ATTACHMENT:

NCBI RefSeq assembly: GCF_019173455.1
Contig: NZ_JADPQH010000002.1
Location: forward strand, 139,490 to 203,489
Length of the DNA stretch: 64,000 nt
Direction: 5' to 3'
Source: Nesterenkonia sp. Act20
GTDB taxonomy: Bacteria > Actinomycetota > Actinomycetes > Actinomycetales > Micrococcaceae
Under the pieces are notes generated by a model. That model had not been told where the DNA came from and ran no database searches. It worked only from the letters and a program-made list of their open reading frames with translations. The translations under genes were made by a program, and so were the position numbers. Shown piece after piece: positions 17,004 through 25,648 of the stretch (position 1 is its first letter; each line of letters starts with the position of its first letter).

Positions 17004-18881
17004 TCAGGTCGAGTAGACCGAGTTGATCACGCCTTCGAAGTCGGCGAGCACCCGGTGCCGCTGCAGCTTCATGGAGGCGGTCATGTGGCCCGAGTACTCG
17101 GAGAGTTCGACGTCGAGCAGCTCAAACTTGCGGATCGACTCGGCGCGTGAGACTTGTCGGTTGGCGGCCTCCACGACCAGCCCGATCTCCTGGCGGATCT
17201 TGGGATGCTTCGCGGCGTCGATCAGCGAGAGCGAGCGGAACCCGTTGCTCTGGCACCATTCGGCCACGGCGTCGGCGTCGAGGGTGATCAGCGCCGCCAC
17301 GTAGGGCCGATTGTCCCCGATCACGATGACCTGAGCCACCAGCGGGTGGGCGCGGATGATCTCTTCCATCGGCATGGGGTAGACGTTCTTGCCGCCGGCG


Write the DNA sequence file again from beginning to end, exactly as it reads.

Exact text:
NCBI RefSeq assembly: GCF_019173455.1
Contig: NZ_JADPQH010000002.1
Location: forward strand, 139,490 to 203,489
Length of the DNA stretch: 64,000 nt
Direction: 5' to 3'
Source: Nesterenkonia sp. Act20
GTDB taxonomy: Bacteria > Actinomycetota > Actinomycetes > Actinomycetales > Micrococcaceae
Under the pieces are notes generated by a model. That model had not been told where the DNA came from and ran no database searches. It worked only from the letters and a program-made list of their open reading frames with translations. The translations under genes were made by a program, and so were the position numbers. Shown piece after piece: positions 17,004 through 25,648 of the stretch (position 1 is its first letter; each line of letters starts with the position of its first letter).

Positions 17004-18881
17004 TCAGGTCGAGTAGACCGAGTTGATCACGCCTTCGAAGTCGGCGAGCACCCGGTGCCGCTGCAGCTTCATGGAGGCGGTCATGTGGCCCGAGTACTCG
17101 GAGAGTTCGACGTCGAGCAGCTCAAACTTGCGGATCGACTCGGCGCGTGAGACTTGTCGGTTGGCGGCCTCCACGACCAGCCCGATCTCCTGGCGGATCT
17201 TGGGATGCTTCGCGGCGTCGATCAGCGAGAGCGAGCGGAACCCGTTGCTCTGGCACCATTCGGCCACGGCGTCGGCGTCGAGGGTGATCAGCGCCGCCAC
17301 GTAGGGCCGATTGTCCCCGATCACGATGACCTGAGCCACCAGCGGGTGGGCGCGGATGATCTCTTCCATCGGCATGGGGTAGACGTTCTTGCCGCCGGCG